This column starts at an old-fashioned pie-night in 1981, Channel Seven’s Dorcas St studio in South Melbourne the venue. The event was a promotion for the grand final of the erstwhile mid-season night competition.
Carlton were in the final and their coach, David Parkin, was interviewed during the evening for the benefit of the assembled throng.
Perhaps imagining all present would have hoed into the free beer and pies, such as to have little memory of anything he might say, ‘Parko’ dropped one of his more candid gems.
Questioned about the importance of coaches, the eventual overseer of four premierships said he felt the previous three VFL flags had been won in spite, rather than because, of the coaches involved. It was a self-effacing remark because he was one of the relevant trio (with Hawthorn in 1978), along with Alex Jesaulenko (the last playing-coach to land a flag) and Richmond’s Tony Jewell.
That the question was asked at all indicates the issue of coaches’ worth was then on the radar. And the answer Parkin gave confirms the jury was very much out. To be fair, a couple of years after Carlton won the 1981 premiership, Mike Fitzpatrick told me a story about that grand final. Captain of the Blues, Fitzpatrick admitted trudging to the three-quarter-time huddle believing Collingwood had Carlton’s measure. Inspired by Parkin though, he came away convinced his team would win. Which they did.
Nevertheless, you get the point. Coaching wasn’t particularly scientific back then and we all wondered whether it was over-rated. Clearly that’s changed. Look at the impact of Luke Beveridge and Alastair Clarkson.
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So, when did amateur motivation, long on passion and intimidation but not so strong on manoeuvring the pieces on the board, turn professional?
Of course, it’s been an evolutionary process without one particular breakthrough moment. Len Smith is seen by many who followed him as the father of the next generation of coaches. His brother, Norm, became a legend. Norm’s protégé Ron Barassi, likewise. Tom Hafey preached new standards of fitness. Allan Jeans reinforced old-fashioned values. Kevin Sheedy challenged long-held orthodoxies. Parkin took individual player preparation and assessment to new levels.
Then there was Mick Malthouse, whose West Coast Eagles defended across the ground’s entirety like no team before them. Paul Roos later took that to another level and won a flag in Sydney.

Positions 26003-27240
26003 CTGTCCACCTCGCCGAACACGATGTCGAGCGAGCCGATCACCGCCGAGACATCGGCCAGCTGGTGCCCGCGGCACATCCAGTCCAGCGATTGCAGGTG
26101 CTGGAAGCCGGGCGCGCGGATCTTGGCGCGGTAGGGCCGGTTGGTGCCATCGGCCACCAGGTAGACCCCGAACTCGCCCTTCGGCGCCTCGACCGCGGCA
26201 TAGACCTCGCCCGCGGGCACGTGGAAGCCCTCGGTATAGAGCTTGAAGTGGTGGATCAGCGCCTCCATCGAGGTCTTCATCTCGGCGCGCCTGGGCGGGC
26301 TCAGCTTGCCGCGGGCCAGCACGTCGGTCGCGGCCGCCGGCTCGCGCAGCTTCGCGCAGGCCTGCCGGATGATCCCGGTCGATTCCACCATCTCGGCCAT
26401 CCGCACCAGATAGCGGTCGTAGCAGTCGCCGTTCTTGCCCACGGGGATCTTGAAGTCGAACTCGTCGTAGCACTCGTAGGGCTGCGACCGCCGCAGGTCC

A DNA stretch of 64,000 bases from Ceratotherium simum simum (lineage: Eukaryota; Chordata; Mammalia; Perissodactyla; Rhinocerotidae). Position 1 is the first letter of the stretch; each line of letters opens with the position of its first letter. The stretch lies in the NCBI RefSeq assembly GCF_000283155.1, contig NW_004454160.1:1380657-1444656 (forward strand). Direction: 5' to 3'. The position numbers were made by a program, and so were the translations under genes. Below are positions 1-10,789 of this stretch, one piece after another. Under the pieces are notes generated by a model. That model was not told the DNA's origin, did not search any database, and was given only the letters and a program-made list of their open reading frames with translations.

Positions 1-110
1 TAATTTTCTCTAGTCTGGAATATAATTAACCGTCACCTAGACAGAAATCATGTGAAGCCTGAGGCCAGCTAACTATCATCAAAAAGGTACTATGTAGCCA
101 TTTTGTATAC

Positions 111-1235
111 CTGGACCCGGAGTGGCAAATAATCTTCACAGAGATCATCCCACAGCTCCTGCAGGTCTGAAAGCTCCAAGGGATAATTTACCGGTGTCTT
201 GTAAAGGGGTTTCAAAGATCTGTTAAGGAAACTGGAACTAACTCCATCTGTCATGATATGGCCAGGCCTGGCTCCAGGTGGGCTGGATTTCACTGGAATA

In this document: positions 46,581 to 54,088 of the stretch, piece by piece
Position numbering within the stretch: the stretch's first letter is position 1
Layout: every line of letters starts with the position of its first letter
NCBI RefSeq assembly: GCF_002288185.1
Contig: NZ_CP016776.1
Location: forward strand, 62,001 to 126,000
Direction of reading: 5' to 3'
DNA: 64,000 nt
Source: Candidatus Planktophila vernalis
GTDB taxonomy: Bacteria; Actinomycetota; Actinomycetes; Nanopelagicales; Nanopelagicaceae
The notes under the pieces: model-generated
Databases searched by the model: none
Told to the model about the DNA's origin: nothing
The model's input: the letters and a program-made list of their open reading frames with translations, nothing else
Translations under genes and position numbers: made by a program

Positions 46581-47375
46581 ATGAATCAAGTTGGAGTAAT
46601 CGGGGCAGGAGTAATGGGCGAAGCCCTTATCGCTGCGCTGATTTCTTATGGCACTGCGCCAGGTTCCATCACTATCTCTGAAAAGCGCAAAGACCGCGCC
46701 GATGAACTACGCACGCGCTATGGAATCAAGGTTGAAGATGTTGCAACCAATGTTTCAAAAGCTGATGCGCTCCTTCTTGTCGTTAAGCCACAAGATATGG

Working alongside Roos at that time was Ross Lyon. I don’t think I’ve observed a more interesting coach than Lyon in close to 40 years covering this competition. I have not seen one – not one – who put his own stamp on a team, as visually identifiable as the goal-posts, as Lyon did at St Kilda.
The list Lyon inherited when first appointed was in apparent decline and he took time to find his feet. When he did, he created a unit like no other. A group with a core of champions but a shaky bottom end was inculcated in the concept of team defence. Lyon’s players talked of ‘Saints footy’.
In 2009, ‘Saints footy’ gave rise to an incredible season: 20 wins, 19 of them on the trot, with just two home-and-away defeats by margins of two and five points. The Saints ultimately suffered a heart-breaking, 12-point loss to Geelong in a thrilling grand final. The aggregate losing margin in their three defeats was, thus, 19 points (six of them after the final siren in the grand final). No other team in history has failed to win the flag off such a figure.
The most telling number of all, though, is in the ‘points against’ column: 1411. That’s the lowest-ever in the 22-game season. Opposing teams were trapped in ‘The Lyon Cage’.
If there was a knock on the coach, it was that he went full bore for a flag and didn’t prepare a list for the future. After the Saints slipped in 2011, Lyon was poached by Fremantle. In his second year there, he took the Dockers to a grand final in which they stretched Hawthorn but eventually succumbed. For four straight seasons, they finished top six and among the two lowest ‘points against’ teams in the competition.
But, as at St Kilda, Lyon came up without a flag and with a fading list.
Last year, the Dockers lost Nat Fyfe and Aaron Sandilands for much of the season, while a 35-year-old Matthew Pavlich was limping to the line. They plunged to 16th and were forced into a clean-out. The new season has started abysmally.
While in 1981 we pondered whether coaches really mattered, today we know they’re critical. Ross Lyon has shown himself, in the last decade, to be with the best. Not so long ago, it seemed his method would ensure the competitiveness of any group he coached. In this game though, lists age and strategies move fast.
While Lyon is in the fortunate position of having a long-term contract, it doesn’t alter the fact that he’s now facing his greatest challenge.
He’s established a fine reputation, but now must go to places he hasn’t previously ventured if that’s to be sustained.